I stole this from CityMama. It's a cool tool that lets you map out all the countries that you've visited in your lifetime. Here's my map:
Seeing all my travels mapped out like this, I even somewhat surprised myself. I knew that I'd been to a lot of places but I'd never really counted them up before. Totalling them up now, it's hard to believe that I've visited 38 countries! Not too bad. But the amazing thing is that there's still so much more of the world that I want to see. I feel like I've only scratched the surface.
As I've mentioned before, I've always had a pretty bad travel bug. It's something I inherited from my mother and it's certainly something that I want to pass down to the Peanut. There are few things that I enjoy more than travelling overseas. Now, don't get me wrong. I love America. I love everything this country stands for. I love our individualistic spirit and I love watching the tumultuous clash of democracy in action. And every time I leave the country on my travels, I come back loving America even more. My only gripe is that we're a very insular country. Though much of this has to do with our geographical isolation, I find that most Americans are reluctant to travel abroad. They're used to a life of 1st-world luxury and shun places that may not offer the creature comforts of home, thus depriving themselves of really seeing how the vast majority of our fellow citizens on the planet live.
My own father is a classic example. Like I've mentioned before, it's my mom who has the travel bug. Before she retired, she was a schoolteacher for many years and therefore always had her summers off. So, every summer, she'd take off on one incredible journey after another...hiking Mt. Fuji in Japan, sailing in the Ukraine, or going on safari in Mozambique. After one fantastic trip to Russia, she wanted to return and decided to take my father with her. They spent two weeks there. They visited Red Square, the Bolshoi, St. Petersburg, and the Volga. They saw everything. I was so excited for them that when they returned, I remember asking my father how the trip was. His answer? "The food was terrible and the toilet paper was like cardboard." (Sadly enough, it was neither the first nor the last time that I would question whether he truly was my biological father.)
Anyway, I've always been a firm believer that familiarity doesn't breed contempt. In my opinion, it more than likely breeds understanding. Do you know why you see fewer racial tensions in Queens than you do in West Texas? It's because in Queens, you have immigrants from 10 different countries all living in the same brownstone apartment building. You buy your groceries from the Dominican family down the street, wash your clothes at the Korean laundromat, get your car serviced at the Indian-owned garage, and eat lunch every day at the same Greek diner. Your local neighborhood cop is Irish. Your child's best friend is from the Sudan. And your best friend in the building is from Croatia. Sure, everyone's different. But you know what? For the most part, they share more similarities than differences. You just have to learn to respect everyone's differences. Trust me. It makes the world a much more interesting place.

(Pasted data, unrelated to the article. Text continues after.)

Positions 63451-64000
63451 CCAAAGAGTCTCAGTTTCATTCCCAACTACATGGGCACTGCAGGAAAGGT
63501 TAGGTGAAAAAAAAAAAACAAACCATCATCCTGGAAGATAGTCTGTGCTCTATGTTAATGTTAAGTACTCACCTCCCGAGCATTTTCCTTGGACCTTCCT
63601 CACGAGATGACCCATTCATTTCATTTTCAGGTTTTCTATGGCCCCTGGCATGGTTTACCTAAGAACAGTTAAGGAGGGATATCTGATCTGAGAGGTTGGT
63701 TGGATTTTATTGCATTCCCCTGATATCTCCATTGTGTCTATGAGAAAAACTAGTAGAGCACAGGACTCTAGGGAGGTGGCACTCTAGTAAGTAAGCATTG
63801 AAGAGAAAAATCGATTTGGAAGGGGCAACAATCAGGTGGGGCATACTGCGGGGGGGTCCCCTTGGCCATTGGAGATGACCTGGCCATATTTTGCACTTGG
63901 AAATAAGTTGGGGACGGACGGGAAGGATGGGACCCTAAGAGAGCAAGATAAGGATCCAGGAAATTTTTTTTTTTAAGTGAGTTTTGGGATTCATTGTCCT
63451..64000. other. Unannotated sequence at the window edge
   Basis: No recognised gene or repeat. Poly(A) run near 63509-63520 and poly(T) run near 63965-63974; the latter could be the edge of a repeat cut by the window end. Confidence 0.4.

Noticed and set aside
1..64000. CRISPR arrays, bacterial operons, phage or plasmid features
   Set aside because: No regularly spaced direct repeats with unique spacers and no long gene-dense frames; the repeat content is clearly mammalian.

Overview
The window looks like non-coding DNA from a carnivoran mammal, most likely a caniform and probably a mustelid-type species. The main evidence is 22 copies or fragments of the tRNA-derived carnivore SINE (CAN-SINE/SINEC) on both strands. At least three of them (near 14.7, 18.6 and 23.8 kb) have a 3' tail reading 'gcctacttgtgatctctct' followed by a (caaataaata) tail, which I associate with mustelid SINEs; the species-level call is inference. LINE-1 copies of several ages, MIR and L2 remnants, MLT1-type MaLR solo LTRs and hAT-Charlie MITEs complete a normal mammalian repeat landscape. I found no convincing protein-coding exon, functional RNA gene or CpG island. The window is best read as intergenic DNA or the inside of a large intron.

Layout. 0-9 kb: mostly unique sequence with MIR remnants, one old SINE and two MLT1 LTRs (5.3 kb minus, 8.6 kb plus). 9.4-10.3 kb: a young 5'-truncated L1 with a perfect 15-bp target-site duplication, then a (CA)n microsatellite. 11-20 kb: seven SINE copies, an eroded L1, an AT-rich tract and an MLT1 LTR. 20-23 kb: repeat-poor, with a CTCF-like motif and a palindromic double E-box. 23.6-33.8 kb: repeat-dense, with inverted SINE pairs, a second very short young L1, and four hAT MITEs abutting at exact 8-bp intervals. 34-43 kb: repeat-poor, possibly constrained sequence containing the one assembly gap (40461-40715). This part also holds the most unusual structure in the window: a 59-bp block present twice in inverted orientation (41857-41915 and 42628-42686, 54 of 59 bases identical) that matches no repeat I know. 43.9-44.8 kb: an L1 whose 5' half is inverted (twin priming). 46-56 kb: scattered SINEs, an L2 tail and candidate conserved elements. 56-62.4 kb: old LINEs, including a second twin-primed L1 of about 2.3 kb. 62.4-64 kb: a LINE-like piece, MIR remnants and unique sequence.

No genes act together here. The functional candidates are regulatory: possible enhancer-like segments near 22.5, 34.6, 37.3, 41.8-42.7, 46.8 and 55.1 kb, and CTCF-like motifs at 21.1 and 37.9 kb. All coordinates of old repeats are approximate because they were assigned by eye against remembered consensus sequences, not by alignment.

This is the same attitude that I have about travel. I think it crystallized for me back in 1995 when I went to visit Pakistan for the first time. Back then, the only thing I knew about Pakistanis was that they were a bunch of fanatical Islamic Jihadists, intent on never resting until America had been brought to its knees. I was quickly proven wrong. Just like here in the U.S., the extremists who yell the loudest get the most attention. The moderates get drowned out by the din. Anyway, I made some great friends in Pakistan. Sure, they were Muslim. But the vast majority of Muslims are truly peaceful people. And you know what? They weren't defined by their allegiance to Islam. The similarities to me and everyone I knew were revealing. Their biggest concerns were the safety of their families, the education of their children, the price of food in the local market, and the incompetence of the federal government. They cared less about tensions in the Middle East than they did about Uncle Sohail's drinking. They hated the extreme fundamentalists who were giving their country a bad name. They loved Baywatch, Kentucky Fried Chicken and Diet Cokes. And more than anything else in the world? They wanted a reliable health care system. Hmm...not so different after all, eh?
I don't know what point I'm trying to get across here. I'm still at jury duty and I think the 2 Vente Iced Coffees are numbing my cerebral cortex. But I'm just saying that the next time you're thinking about packing up the family and spending a small fortune at Universal Studios or going down to Mexico to sit on a beach for two weeks? Instead, think about travelling overseas. A gondola ride in Venice will probably be a lot more memorable for your child than a ride at Magic Mountain. Take the kids to Ireland so they can see where Grandma Callahan grew up. Or maybe drive up to Old Montreal so the kids can see buildings that date all the way back to the early 1600's.
From what I've learned and been told by other parents, most of these trips are a lot cheaper than going to Disneyland or Busch Gardens. Sure, they might be a little more difficult. But hey...nobody said experiencing life to the fullest was easy.